In order to take the National Board Certification Exam in Occupational Therapy, one first needs to obtain a degree from an entry-level occupational therapy program. Today, prospective applicants have a choice between entry-level master’s degree programs and entry-level doctoral programs. Deciding which type of program to attend can be difficult for prospective applicants. Although the majority of occupational therapy programs in the United States prepare students at the master’s degree level, the increase in popularity of doctoral programs may cause some applicants to question if getting a master’s degree is a good use of their time and resources. The good news is that depending on one’s career aspirations, the master’s degree in occupational therapy can be a rewarding and cost-effective option.
How are Master’s Programs and Doctoral Programs the Same?
All entry-level programs are designed to prepare students to pass the National Board Certification Exam and enter the job market as generalist practitioners, or those able to work in a variety of different settings and with a variety of different populations. The courses taught in all entry-level programs are designed based on the Accreditation Council for Occupational Therapy Education (ACOTE) standards.
Students in both types of programs gain skills to provide direct care to clients; consult with families and other providers; educate consumers, administrators, and occupational therapy students; manage practices; advocate for consumers and the profession, and use and conduct research. In addition, students from both types of programs are able to supervise occupational therapy assistants, use occupational therapy theory, perform evaluations, and design and implement evidence-based interventions that lead to meaningful and functional outcomes for their clients. Both types of programs require 24 weeks of full-time fieldwork.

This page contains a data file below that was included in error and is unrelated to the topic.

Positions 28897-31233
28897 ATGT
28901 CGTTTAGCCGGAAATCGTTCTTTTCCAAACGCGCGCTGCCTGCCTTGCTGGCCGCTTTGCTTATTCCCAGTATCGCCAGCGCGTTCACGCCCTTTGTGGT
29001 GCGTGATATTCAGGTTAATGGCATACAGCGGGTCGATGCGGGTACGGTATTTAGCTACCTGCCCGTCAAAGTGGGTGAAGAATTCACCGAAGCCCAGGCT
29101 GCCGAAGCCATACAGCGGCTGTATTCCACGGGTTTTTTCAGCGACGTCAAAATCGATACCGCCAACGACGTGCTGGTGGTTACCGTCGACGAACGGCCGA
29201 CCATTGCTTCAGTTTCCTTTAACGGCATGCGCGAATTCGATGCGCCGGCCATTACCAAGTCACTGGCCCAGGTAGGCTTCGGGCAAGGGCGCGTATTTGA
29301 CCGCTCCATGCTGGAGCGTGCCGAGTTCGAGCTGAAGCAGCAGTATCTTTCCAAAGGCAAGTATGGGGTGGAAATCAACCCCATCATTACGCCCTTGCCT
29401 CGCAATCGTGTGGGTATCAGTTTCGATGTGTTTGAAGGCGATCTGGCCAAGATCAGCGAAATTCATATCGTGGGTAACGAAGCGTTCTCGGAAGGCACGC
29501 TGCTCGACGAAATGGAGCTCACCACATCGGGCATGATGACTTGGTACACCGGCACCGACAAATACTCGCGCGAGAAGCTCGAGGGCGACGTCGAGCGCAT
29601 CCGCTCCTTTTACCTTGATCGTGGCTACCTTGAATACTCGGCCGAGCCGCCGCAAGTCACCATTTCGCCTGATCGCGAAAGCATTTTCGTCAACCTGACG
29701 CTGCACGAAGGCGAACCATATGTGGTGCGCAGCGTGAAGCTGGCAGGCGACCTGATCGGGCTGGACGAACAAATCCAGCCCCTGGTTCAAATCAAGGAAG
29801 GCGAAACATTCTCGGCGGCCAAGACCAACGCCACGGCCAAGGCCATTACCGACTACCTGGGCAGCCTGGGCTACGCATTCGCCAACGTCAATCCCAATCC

After graduation, students from both types of programs are able to obtain jobs quickly and usually in their preferred area of practice. Graduates from master’s and doctoral programs typically earn the same salary and the American Occupational Therapy Association indicates that currently doctoral degrees “do not guarantee advanced salaries” (p. 4).
How are Master’s Programs and Doctoral Programs Different?
Compared to getting a master’s degree in occupational therapy, it may take students between 6 and 12 months longer to earn a doctoral degree. Doctoral programs are generally longer because students are expected to demonstrate in-depth knowledge of policy and service delivery models. They are also expected to demonstrate active involvement in leadership, advocacy, and professional development. In addition, doctoral students are required to complete a culminating project and an advanced field experience. The length of the field experience is 16 weeks and focused on clinical practice skills, administration, leadership, program or policy development, advocacy, education or theory development.
Although entry-level practitioners from both types of program may be qualified to teach occupational therapy assistant students at a college, many occupational therapy programs prefer, or are obligated by their regional accreditation requirements, to hire individuals with doctorates.
The Choice is Yours
As recently as few years ago, the field of occupational therapy deliberated over having a single point of entry into the profession and whether or not to make the doctoral degree required. In 2015, ACOTE determined that individuals can continue to enter the field of occupational therapy with either a master’s degree or a doctoral degree. ACOTE justified this determination because of the similarities that graduates from both types of programs encounter in the workplace related to pay and scope of work. In addition, ACOTE wanted to allow the profession to respond flexibly to changing healthcare demands.
The choice of whether to pursue a master’s degree or a doctoral degree is best left up to the individual student. Many prospective applicants consider the following factors when making the decision:
- How much time do I have to dedicate to pursuing a degree in occupational therapy? What other life events am I anticipating? How does school fit or not fit with these events?
- What is the state of my financial resources? How much financial assistance will be required to pursue my preferred degree? How long can I prolong full-time work?
- What do I want the first five to ten years of my career in occupational therapy to look like? Do I want to focus only on practice? Do I want to be a manager? Do I want to do clinical research? Do I want to teach at a community college or a four year college or university?